“Shelly loved to get on the bull horn at Neighbor’s Cafe and give people a shout out for their birthday or just heckle them.
“Shelly was the life of the party. She lit up a room with her smile, and people were naturally drawn to her. Her laugh was contagious. There were a few times we would start laughing and we couldn’t stop […] we literally laughed for an hour straight at a hotel casino, and security came to our room to warn us about noise. But that didn’t stop us!
“Shelly was my ‘second momma’ […] my best friend for 26 years. She told everyone I was the daughter she never had, and she treated me like that.
“I miss her so much, and I lost a big piece of my heart. If I couldn’t see Shelly, we spoke or face-timed. I cannot remember a day over the last 26 years that we didn’t communicate one way or another.
“Shelly loved dogs, especially wiener dogs (dachsunds) and had several over the years.
“Shelly loved Jesus and had a strong faith.
“Shelly loved to watch the ‘Price is Right,’ ‘Wheel of Fortune,’ and the ‘Ellen DeGeneres Show’ as well as the K.C. Chiefs if she wasn’t at the game.
“Shelly loved to dance and crash parties […] I drove her places multiple times to do this.
“Shelly’s cousin, Julie, said she lived big, loved big and gave big […] which sums it up perfectly.
“I could go on and on, but these are a few memories, thoughts I had.”
Ericka Schroeder, who worked with Shelly at Neighbor’s Café shared:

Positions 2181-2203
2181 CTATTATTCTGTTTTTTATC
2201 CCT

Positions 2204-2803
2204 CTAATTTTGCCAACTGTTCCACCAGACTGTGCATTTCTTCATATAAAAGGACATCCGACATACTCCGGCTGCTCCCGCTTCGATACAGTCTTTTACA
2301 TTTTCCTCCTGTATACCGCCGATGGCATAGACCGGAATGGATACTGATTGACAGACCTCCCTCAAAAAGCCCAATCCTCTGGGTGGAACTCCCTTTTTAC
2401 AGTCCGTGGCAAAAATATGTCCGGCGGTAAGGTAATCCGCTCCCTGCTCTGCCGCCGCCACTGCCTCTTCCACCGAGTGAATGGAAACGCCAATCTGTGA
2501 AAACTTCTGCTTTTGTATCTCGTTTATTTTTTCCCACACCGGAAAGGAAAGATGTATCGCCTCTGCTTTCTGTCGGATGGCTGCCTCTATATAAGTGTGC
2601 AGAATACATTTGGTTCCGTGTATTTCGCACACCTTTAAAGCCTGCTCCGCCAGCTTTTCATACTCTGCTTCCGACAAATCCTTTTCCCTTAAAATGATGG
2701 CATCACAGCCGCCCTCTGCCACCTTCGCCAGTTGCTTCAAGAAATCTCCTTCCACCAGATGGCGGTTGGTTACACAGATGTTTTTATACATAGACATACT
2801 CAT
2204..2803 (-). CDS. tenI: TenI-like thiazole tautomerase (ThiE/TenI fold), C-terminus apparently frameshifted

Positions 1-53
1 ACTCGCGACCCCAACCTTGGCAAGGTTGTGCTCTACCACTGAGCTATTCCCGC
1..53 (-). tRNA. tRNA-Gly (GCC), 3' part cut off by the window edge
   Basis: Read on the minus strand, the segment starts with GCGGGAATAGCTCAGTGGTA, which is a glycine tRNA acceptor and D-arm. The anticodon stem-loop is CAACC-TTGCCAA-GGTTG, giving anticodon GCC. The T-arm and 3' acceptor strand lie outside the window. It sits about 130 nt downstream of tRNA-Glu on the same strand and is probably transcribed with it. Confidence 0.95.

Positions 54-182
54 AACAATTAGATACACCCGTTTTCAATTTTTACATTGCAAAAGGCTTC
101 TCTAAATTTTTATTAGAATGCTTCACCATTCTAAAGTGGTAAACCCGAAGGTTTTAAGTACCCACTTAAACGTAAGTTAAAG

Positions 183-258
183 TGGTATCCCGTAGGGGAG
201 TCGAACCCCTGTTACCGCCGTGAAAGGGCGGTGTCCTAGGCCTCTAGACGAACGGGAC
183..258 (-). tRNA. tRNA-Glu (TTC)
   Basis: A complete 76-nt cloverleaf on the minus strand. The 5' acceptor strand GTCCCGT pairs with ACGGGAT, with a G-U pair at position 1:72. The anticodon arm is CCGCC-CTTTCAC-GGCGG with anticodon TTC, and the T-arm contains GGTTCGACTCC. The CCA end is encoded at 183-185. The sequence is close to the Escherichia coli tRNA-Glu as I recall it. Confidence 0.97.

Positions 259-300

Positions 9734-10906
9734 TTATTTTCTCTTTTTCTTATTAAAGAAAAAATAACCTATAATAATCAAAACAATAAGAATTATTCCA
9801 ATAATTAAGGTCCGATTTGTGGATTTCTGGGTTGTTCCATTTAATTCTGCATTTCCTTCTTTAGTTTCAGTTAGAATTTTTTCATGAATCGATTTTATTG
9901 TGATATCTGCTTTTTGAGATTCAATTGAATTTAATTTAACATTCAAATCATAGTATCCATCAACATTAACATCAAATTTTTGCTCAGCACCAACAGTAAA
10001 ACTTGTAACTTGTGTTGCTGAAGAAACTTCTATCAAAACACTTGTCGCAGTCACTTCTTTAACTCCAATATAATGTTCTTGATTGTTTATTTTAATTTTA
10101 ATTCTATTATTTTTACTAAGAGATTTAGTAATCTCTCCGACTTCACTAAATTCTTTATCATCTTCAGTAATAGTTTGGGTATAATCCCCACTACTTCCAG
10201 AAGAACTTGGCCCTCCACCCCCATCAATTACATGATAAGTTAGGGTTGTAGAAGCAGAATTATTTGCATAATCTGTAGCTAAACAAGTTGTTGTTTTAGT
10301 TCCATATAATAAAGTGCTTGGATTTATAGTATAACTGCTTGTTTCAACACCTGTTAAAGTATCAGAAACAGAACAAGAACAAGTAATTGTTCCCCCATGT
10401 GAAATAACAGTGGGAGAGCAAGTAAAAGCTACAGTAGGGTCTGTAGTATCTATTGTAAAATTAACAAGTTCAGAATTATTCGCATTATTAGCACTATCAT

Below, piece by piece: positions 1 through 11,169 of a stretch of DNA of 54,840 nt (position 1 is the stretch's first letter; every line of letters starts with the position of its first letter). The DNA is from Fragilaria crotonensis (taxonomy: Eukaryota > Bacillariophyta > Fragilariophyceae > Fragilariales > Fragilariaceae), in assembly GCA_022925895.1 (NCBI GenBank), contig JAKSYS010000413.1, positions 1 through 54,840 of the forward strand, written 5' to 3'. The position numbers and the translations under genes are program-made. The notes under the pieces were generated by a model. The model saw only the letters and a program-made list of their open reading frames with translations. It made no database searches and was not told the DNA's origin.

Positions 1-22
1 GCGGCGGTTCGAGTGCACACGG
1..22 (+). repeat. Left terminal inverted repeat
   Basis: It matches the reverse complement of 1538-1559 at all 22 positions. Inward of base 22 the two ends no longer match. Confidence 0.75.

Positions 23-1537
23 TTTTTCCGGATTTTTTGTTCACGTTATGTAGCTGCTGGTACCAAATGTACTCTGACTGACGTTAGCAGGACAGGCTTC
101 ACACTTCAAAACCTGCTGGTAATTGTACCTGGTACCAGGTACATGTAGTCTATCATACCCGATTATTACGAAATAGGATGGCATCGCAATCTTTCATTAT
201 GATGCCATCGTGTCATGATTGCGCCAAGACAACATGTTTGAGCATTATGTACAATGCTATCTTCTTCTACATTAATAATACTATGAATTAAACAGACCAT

“She was definitely a bright star in this world. There are so many memories I have with Shelly over the past 22 years—some I probably shouldn’t share. I will never forget my first day working at Neighbors. I had never worked in the restaurant industry; at the end of the day, Shelly told me I had to turn in my tips. Not knowing what that meant, I reluctantly handed her my stack of tips, thinking that was what she meant. She laughed so hard and told me that I just had to write it down, not give it to her. She repeatedly told that story throughout my time working or helping out at the café, much to my chagrin. Another typical Shelly memory was the time she and I had to cook on a Saturday. We were cooking away when, all of the sudden, she dropped the poacher pan in the deep fryer. The fryer bubbled like crazy, her eyes got huge, as did mine and everyone sitting at the counter. Needless to say, we could have burned the place down; we scared ourselves and the customers that day and then just laughed and laughed. It always stunned me that no matter what time of day the Chiefs played at home and Shelly was going to the game, as soon as her feet hit the floor, she would yell out, ‘What day is it?’ […] my typical response was, ‘It’s game day and 5:30 a.m.; go back to sleep.’ Shelly was one of the sweetest, funniest people I have met and am honored to have so many memories with her and Cameron and will treasure them always.”